Best HELOC Lenders for Bad Credit | March 2023

Bad credit can make it a challenge to get a HELOC, even if you have built a lot of equity in your home. These are the best HELOC lenders for homeowners with poor credit.

Having bad credit makes it harder to qualify for a home equity line of credit, but it's not impossible. Depending on the lender and other considerations, you can get approved for a HELOC even with bumpy credit history.

Here is SuperMoney's list of the best HELOC lenders for bad credit.

How to qualify for a HELOC with bad credit

There's no question that poor credit will make it harder to get a HELOC, even if you have managed to build a lot of equity in your home. However, there are things you can do to qualify for a HELOC, even if you have a bumpy credit history.

Here's the short version on what you can do to improve your chances of getting a HELOC when you have bad credit.

  1. Lower your debt-to-income ratio.
  2. Reduce your loan-to-value ratio.
  3. Compare multiple lenders.
  4. Consider HELOC alternatives.

A poor credit score signals you as a higher than average risk to lenders. You can improve your credit risk perception by working on the other factors that lenders consider when evaluating a credit application. The most important ratios are your debt-to-income ratio and your loan-to-value ratio. Let's dig a little deeper into those numbers.

Lower your debt-to-income ratio

Studies suggest that borrowers with a higher debt-to-income ratio are more likely to run into trouble making monthly payments. Your debt-to-income ratio is the result of dividing your monthly debt payments by your gross monthly income. Lenders use this ratio to calculate your ability to make monthly payments on a new loan or line of credit. Many HELOC lenders only consider homeowners who have a debt-to-income ratio of 43% or lower. HELOCs and home equity loans are the home equity financing options with the most stringent debt-to-income requirements.

You can lower your debt-to-income ratio by paying off as much debt as possible and not taking on more debt.

Reduce your loan to value ratio

The loan-to-value (LTV) ratio is a measure that compares how much you owe on a property with its appraised value. You can calculate your LTV by dividing your current debt balance by the home's appraised value and multiplying by 100 to make the number a percentage. For example, a home with a fair market value of $200K and a $100K mortgage has a loan-to-value ratio of 0.5 ($100K/$200K) or 50%. A low LTV will improve your chances of qualifying for a HELOC with competitive terms.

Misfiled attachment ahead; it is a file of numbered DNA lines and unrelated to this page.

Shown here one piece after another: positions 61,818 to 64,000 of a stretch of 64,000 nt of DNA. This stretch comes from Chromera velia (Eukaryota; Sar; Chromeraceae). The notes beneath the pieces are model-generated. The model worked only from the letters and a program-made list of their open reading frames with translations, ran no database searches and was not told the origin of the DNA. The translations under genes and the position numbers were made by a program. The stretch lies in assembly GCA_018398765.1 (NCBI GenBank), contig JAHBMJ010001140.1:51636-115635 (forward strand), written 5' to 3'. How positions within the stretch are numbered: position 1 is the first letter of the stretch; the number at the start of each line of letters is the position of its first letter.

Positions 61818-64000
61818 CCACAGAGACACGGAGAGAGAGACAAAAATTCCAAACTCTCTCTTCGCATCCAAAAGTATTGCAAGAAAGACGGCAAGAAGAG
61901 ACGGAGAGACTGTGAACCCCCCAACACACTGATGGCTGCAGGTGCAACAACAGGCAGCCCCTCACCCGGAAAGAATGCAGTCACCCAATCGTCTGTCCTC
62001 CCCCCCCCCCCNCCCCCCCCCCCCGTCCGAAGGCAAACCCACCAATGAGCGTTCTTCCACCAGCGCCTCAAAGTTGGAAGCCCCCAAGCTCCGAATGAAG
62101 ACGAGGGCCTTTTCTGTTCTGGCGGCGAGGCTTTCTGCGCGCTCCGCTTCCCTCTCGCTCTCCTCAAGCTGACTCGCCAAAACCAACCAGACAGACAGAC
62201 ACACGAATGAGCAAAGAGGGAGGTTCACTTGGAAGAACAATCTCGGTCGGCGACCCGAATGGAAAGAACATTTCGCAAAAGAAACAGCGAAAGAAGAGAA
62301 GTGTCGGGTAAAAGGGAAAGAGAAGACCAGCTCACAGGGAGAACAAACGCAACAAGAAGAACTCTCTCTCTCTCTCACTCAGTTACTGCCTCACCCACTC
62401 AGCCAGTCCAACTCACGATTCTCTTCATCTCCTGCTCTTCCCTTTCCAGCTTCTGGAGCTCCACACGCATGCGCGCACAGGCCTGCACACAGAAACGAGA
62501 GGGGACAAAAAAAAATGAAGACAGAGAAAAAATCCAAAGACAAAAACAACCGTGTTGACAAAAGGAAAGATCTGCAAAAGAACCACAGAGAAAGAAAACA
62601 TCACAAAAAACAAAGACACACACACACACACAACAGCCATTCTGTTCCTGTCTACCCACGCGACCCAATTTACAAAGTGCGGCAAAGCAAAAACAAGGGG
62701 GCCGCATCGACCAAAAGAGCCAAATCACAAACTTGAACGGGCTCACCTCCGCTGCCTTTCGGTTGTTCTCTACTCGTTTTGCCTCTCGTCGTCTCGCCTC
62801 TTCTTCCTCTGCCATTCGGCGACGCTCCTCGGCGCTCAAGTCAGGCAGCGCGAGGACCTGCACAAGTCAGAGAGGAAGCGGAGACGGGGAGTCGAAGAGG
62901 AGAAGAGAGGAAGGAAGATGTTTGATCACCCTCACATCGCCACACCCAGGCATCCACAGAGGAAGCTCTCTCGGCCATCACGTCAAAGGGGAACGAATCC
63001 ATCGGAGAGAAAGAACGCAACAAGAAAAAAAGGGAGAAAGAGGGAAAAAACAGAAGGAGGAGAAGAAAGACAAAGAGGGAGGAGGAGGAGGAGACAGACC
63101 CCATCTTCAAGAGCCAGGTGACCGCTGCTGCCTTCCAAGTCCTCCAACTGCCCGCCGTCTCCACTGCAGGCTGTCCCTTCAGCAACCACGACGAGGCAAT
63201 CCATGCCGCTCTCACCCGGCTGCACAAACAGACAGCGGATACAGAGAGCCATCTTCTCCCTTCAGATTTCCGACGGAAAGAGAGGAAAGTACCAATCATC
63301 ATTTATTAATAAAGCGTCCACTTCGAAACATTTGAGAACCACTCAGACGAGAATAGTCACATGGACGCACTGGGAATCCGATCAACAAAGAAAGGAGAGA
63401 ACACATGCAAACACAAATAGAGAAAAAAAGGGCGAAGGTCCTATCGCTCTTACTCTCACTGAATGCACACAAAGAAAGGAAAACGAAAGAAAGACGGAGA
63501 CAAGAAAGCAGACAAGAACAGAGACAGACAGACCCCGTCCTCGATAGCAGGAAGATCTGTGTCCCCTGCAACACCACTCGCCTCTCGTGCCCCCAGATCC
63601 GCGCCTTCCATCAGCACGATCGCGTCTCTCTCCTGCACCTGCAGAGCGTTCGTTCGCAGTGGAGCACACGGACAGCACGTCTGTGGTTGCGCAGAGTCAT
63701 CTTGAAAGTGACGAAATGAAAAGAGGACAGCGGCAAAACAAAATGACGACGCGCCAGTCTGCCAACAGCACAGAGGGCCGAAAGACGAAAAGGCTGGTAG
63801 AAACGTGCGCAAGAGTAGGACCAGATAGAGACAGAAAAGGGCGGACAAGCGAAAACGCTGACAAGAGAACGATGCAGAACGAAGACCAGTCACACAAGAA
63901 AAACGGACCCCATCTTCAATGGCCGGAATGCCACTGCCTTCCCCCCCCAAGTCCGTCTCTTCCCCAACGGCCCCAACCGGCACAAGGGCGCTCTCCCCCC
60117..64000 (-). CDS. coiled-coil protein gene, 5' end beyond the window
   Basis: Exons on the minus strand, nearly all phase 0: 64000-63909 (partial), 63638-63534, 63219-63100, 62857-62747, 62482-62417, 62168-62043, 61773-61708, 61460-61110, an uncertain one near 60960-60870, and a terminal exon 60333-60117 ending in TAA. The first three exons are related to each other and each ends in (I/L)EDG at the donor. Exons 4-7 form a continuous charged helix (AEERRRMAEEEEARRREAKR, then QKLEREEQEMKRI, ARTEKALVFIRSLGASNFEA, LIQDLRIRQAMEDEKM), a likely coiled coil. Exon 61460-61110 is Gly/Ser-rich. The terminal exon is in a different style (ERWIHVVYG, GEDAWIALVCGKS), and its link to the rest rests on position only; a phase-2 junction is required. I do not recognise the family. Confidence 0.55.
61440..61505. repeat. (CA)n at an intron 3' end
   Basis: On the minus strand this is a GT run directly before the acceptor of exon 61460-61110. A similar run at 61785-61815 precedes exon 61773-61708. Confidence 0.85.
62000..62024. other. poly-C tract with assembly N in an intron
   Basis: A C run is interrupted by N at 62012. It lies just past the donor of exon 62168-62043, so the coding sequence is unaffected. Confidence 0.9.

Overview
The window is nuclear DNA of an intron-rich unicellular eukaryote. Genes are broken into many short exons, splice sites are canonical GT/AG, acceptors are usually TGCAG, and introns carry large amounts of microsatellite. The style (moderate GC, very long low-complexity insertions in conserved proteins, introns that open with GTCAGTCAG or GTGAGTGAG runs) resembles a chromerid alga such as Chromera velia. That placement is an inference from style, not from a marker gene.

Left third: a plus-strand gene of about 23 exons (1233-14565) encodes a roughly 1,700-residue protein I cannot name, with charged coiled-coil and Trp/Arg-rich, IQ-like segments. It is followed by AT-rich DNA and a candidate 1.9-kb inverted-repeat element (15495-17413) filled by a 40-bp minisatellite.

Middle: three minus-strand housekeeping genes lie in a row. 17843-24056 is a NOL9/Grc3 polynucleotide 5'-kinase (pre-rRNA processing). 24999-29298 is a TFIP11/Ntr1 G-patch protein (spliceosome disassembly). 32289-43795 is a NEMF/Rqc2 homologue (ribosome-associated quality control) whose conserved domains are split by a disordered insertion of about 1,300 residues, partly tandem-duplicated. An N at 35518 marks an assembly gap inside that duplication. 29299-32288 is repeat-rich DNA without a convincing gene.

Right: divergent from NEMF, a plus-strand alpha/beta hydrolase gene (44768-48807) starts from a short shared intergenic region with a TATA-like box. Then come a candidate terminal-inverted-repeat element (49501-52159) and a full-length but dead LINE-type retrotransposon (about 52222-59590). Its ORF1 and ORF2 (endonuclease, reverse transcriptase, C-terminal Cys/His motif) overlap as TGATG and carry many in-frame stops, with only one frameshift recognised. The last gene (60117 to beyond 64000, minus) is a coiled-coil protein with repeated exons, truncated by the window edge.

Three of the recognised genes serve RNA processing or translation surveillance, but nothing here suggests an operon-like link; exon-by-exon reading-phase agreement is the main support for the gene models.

You can reduce your loan-to-value ratio by increasing the value of your property through home improvements or repairs and by making extra payments on your mortgage.

Compare multiple HELOC lenders

Lenders look at different factors when considering HELOC applications. Some lenders will only consider borrowers who have good credit. Others are more flexible if your loan-to-value and debt-to-income ratios look good because at the end of the day your home secures the line of credit. So, don't be discouraged in one HELOC lender denies your application. You can still get approved for a HELOC even if you have less than perfect credit.

HELOC alternatives

Home equity lines of credit and home equity loans are, on average, the home equity financing options with the highest minimum credit score requirements. There are exceptions (see the list above), but most HELOC lenders will only consider borrowers with a credit score above 680. Notice that although it is possible to get approved for a HELOC with bad credit, it might not be the best financial option for you.

So, if you are not getting approved for a HELOC or you only qualify for high interest rates, you may want to consider other home equity financing products, such as shared equity agreements or cash-out mortgage refinancing.

Sell a share of your equity

Getting a shared equity agreement is probably the easiest option for homeowners with bad credit. However, it's very possible that you have never heard of them, since they are a relatively new type of home equity financing. Some shared equity investors will consider homeowners with credit scores as low as 500 and most don't care that much about your debt-to-income or loan-to-value ratios.

The best thing about shared equity agreements is they don't require getting into debt or making monthly payments. This is because instead of borrowing money you're actually selling a slice of the future equity of your home. When your home is sold (or when the contract term ends), the investors receive their share from the sale. If the value of the house increases, so does the amount the investor receives. If the house drops in value, the investor also shares in the loss.

Cash-out with a mortgage refinance

A cash-out mortgage refinance replaces your current mortgage with new terms, a new interest rate, and a larger loan balance. Refinance loans are usually easier to qualify for than HELOCs because they have a first lien claim on your home, which means less risk for lenders. It varies by lender, but typically mortgage refinancing is available to borrowers with credit scores as low as 620 and a debt-to-income ratio of up to 50%.

A cash-out mortgage refinance can help you get back on track financially, but it can also increase the cost of your entire mortgage if you refinance with a higher interest than your current mortgage. In general, cash-out refinancing is best avoided unless you can qualify for a lower (or the same) interest rate.

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